As the world continues to learn more about coronavirus and its spread, it's vital to stay up-to-date on the latest developments. However, it's also important to make sure that the information being distributed is from credible sources. To that end, Between The Lines has compiled, [...]
For 15 years, Julie Nemecek has worked as an associate professor of adult studies, teaching business and communications at Spring Arbor University.
All of this changed last week when the university decided to not renew Nemecek’s contract.
The problem? Until 2003, Nemecek worked for the school as John. That year, Nemecek transitioned to Julie.
Spring Arbor says Nemecek’s decision to live as a transgender woman is “in direct conflict with the ideals we uphold,” according to a statement submitted to Between The Lines.
Instead of backing down, Nemecek has chosen to stand in her truth. A mediation session between the parties is scheduled for March 6. Students have rallied around their professor, organizing protests and discussion panels to examine transphobia.
Unlike gay and lesbian employees, who have no federal job protections, transgender employees who experience discrimination have a better case in court, said her attorney Randi Barnabee.
“I understand Spring Arbor may have some difficulty with the situation, but if they accept federal funds, they are subject to federal law,” Barnabee said. “Federal law says its illegal for an employer to discriminate against a person if that person fails to meet the employer’s sex stereotypes. That’s the way the law has been interpreted.”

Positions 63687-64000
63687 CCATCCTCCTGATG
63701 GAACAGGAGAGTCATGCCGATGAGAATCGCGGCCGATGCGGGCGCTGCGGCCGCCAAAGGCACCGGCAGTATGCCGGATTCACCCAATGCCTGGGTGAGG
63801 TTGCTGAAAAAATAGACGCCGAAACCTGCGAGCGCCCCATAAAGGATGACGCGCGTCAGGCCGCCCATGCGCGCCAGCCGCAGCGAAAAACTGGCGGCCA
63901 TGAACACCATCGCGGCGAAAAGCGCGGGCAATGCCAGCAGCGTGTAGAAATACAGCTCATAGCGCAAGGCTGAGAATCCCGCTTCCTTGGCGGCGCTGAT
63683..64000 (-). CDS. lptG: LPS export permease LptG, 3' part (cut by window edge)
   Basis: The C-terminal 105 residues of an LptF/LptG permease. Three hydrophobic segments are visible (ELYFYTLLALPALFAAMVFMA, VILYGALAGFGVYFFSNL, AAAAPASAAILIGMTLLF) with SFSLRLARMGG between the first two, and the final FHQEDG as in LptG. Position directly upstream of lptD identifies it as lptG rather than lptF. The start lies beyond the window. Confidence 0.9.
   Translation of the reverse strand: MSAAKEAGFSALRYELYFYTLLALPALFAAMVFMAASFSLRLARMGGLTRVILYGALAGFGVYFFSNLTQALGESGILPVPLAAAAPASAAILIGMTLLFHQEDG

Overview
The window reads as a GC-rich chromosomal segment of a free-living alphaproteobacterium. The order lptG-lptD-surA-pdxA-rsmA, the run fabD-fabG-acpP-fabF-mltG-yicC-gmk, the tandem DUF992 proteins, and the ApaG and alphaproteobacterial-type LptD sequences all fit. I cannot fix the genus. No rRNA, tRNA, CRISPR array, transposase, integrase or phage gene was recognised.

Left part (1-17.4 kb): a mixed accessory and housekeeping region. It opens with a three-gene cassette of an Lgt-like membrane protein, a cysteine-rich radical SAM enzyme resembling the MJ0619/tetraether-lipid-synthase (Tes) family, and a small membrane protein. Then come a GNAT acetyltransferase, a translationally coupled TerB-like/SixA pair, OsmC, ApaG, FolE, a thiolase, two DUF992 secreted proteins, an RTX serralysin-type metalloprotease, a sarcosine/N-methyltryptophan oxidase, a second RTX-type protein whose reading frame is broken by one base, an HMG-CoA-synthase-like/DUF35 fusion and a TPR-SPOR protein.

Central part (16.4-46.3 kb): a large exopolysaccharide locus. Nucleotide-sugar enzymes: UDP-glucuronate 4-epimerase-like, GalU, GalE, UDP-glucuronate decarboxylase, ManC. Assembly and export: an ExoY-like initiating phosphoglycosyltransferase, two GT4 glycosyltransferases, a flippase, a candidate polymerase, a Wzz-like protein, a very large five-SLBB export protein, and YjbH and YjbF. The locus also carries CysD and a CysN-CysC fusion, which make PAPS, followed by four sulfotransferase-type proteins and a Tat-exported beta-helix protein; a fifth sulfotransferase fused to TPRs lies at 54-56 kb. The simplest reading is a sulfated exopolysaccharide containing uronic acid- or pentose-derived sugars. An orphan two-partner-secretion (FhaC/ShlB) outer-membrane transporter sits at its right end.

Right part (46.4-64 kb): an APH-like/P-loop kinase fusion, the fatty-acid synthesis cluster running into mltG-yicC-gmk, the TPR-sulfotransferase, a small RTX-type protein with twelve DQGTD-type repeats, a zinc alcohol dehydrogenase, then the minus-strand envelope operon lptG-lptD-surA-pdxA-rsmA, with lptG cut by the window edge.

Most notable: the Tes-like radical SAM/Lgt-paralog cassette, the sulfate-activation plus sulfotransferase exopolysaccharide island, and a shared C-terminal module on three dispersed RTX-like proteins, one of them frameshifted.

Gender is a spectrum, and we are not easily boxed. How a man or woman falls along that line does not impact their abilities, whether it is teaching, serving as a police officer or a doctor.
Gender is complicated. Our society is built upon the two-gender model, girls who should wear pink and boys who should wear blue. When we dare to step out of that mold, we begin to tear down the sexist and homphobic infrastructure of our country.
Gender is fluid. And still such a fiery topic, that it continues to divide our community. As we continue to face oppression on streets, at our jobs, in our families, a fierce debate rages on whether transgender issues are lesbian/gay/bisexual issues.
While LGBT is the rally cry, all too often the T is left out of general discussion. This week, Between The Lines introduces a new trans comic, “$64,000 questions,” by Jay Sennett, a trans man living in Ypsilanti. This is just one step toward continuing the dialogue within our rich community.
To a large extent, trans people are invisible to our society, and to a greater and more painful level within the gay community. Julie Nemecek is actively breaking down walls, daring to be unapologetically visible. There is a lesson we all can take from her bravery. Sexual oppression, whether it is based on orientation or gender identity, affects us all. We must stand beside Nemecek, and refuse to accept gender-based discrimination.